AD's English Literature : The Canonization by John Donne: Love Poem Which Achieves its Emotional Effect Through Intellectual Predominance

Thursday, February 7, 2013

The Canonization by John Donne: Love Poem Which Achieves its Emotional Effect Through Intellectual Predominance

TheConnotation by John Donne reveals an intellectual predominance and it is intensely personal. Through a complex network of contrasts and paradoxes, images and religious fables here in this poem the poet seeks to declare the sanctity of his love.
The composition of Donne’s poem, The Canonization is after his marriage with Anne More. It is because he in his this poem at the very outset speaks of his ruined fortune and he ascribe the blight upon his fortune to his marriage. Though he feels quite undone, he does not know any abatement in the intensity of his love for Anne. He is so lost in his amour that he does not care a hang for the cursing tongue of others and the opening line appears to be bursting with loving impulses laced with impatience and defiance: “For Gods shake hold your tongue, and let me love.” The ruling passion of his life is love and he has no regard for the riches of the world. He does not for every person who amass fortune by currying favors with the royally. In availed lone of disdain he speaks of their craving for earthly gains and forbids them to interfere with his love making:
"With wealth your mind with arts improve, 
 Take you a course, get you a place,  Or the king real, or his stamped face"

Donne says that his world has contracted to his companionship with his wife, and he looks upon her as his anchorage. This experience of oneness I love is a recurrent mollify in his love poems. In The Anniversaries he makes an emphatic declaration of this primacy of love that admits of no this else in life: “Here upon earth, we are king.” It is also akin to the idea of selsufficiency in love that finds an expression in The Sunni Rising: “She is all states, and all princes I: This themes of the suoemacy of mutual love is not in the vein of pert arch who, in terms of extravagant hyperboles, writes complicacy verses of adoration.
The poet talks more about the nature of love in terms of a host of images in the third stanza. Here he presents the traditional image the fly and the taper with a slight variation. Here the lover and the beloved are flies and tapers:
“Call her a one, me another fly, 
  We are tapers too, and at our own cost die.”

John Donne
Love is no mere transient passion. It is not the passion which slackens in the least and has the readiness to go to the extreme even to embrace death for its consummation.
The poet reinforces three more images: ‘this Eagle’, ‘the Dove’ and ‘the phoenix’. By the process he further explains his love experiences. In the medieval fable the old eagle flies up to the sun and is scored and then plumages in to a wall to renew in youthful energy. This image explains the central idea of love tha5t hopes to renew itself through dying. The image of dove has a religious overtone and life have for each other. In the New Testament there is an accent of the Holy Ghosh descending upon Christ at the time of his baptism mal ceremony, life a dove. T.S. Eliot uses these images of the dove upon Christ in Four Quartets as a symbol of the purifying fire of God’s love and looks upon it as ‘The only hope or else despair.’ Donne correlates this mining of dove with his love and the love they exhibit has a purgatorial value. The phoenix image also explains the basic idea of love. That discovers sense of fulfillment in undergoing pain. The phoenix renews her youth only when she is burnt, burnt alive. It is also recorded as one neutral thing (sex)’ the poet uses the images of eagle and phoenix because both are images of renew al or resurrection. In his poem, phoenix, D.H. Lawrence says, “she is renewing her youth like the eagle” The idea of death is ambient: party negative and party positive and poet play on the identity of implications:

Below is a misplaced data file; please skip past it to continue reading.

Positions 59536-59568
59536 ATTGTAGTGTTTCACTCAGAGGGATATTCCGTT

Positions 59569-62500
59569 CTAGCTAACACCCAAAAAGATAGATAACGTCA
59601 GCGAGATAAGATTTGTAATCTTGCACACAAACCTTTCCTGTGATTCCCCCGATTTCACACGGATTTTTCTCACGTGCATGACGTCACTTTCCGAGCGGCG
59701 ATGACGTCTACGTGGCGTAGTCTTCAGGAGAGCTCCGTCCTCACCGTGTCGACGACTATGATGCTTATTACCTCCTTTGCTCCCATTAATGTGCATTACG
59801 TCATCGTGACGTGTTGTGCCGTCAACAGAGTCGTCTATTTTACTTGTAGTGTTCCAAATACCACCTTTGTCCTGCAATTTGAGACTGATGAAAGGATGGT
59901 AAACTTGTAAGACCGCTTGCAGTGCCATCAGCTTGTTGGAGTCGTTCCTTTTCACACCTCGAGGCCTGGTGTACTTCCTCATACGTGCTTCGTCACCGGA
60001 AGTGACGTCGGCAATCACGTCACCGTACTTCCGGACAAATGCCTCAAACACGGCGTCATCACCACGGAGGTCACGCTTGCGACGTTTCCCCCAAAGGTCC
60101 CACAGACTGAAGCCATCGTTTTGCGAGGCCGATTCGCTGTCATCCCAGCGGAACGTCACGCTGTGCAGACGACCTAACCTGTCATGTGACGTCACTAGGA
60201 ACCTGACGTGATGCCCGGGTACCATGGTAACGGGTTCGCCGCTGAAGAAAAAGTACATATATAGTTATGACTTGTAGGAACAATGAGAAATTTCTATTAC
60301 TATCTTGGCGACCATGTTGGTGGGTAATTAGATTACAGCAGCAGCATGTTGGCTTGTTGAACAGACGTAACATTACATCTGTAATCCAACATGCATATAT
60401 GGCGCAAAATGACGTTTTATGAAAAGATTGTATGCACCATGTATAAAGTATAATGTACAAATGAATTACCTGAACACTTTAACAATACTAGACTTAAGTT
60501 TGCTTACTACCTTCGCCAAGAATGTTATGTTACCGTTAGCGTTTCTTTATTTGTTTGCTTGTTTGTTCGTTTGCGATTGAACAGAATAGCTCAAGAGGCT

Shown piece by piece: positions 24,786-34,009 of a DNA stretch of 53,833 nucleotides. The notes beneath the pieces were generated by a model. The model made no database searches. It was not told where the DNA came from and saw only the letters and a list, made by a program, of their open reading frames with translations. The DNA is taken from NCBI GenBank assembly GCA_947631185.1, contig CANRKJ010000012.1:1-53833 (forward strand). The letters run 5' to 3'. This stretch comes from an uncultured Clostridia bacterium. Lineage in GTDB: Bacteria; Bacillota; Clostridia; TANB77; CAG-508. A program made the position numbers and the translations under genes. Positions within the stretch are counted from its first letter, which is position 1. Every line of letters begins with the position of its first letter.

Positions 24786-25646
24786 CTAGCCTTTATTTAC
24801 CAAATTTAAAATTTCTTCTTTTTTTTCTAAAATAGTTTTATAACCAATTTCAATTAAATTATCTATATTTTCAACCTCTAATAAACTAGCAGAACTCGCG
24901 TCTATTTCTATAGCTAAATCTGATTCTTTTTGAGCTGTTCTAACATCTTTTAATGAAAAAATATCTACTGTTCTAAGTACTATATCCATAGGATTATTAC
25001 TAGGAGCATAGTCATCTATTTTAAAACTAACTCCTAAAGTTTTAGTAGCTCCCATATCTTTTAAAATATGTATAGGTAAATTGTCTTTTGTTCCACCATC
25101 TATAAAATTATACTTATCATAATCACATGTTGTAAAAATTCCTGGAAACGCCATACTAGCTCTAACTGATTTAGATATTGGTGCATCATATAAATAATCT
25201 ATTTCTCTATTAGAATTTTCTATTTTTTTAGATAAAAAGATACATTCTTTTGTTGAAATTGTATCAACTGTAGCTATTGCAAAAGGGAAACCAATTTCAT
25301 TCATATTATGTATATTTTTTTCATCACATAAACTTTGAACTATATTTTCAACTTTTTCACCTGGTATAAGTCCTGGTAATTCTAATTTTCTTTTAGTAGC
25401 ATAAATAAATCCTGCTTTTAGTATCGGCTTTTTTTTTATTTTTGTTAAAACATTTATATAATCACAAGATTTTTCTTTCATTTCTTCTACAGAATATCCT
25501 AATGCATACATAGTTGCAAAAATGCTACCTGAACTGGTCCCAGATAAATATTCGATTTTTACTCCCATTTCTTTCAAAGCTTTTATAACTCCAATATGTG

“We die and rise the same and prove   
 Mysterious by this love.”

The expression we die and rise the same is paradoxical in the sense that the poet feels crucified to the words, but he gains by cleansing himself of the cross.
The piety feels the consecration of love and becomes a saint or martyr of love:
“And by these hymns, all shall approve
Us canonized for love.”
      j. Smith rightly avers, …..at one level there is a consummation of religioamoris, on which the poem is bult “(Celebration of Donne)

The poet does not have any regret that the lovers do not have any glamorous trappings of a hero recorded in a legend or a chronicle. He says that their canonization for love is without any fanfare, without any pretensions. It comes to them through their steadfastness and constancy in love in the face of all adversities. The experiences have nothing transcendental about it. It is rooted in the stark reality of life. It becomes an archetypal pattern of love worthy of emulation, it others choose so:
“And thus invoke us; you whom reverend lone
Made one another’s hermitage”

This apotheosis of love intercedes with the god of love himself on behalf love. Lovers are still struggling for the heroic resolution to make their love complete. Finally, overruling the skepticism of the other person, the poet develops a magnificent vision that incorporates the whole world consisting of countries, towns and courts in to its capacious domain. The poet in terms of the images of the image of the ‘glasses’ of the eyes says that the whole world shrinks and becomes reflected in the eyes of the beloved.


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